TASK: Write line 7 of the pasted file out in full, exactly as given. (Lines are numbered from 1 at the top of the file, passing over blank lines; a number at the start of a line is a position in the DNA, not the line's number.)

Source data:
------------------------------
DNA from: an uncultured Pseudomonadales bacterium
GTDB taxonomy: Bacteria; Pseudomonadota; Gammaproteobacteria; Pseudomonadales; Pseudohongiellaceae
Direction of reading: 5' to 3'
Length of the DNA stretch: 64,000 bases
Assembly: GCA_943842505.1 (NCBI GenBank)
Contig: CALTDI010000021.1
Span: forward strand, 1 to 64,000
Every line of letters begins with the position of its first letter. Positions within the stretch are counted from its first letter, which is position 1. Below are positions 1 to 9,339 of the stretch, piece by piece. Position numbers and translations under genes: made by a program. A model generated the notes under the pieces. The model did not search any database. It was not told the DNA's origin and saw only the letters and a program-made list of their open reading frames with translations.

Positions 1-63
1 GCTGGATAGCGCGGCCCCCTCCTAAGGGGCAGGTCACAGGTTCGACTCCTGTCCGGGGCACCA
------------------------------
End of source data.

Span: forward strand, 1 to 64,000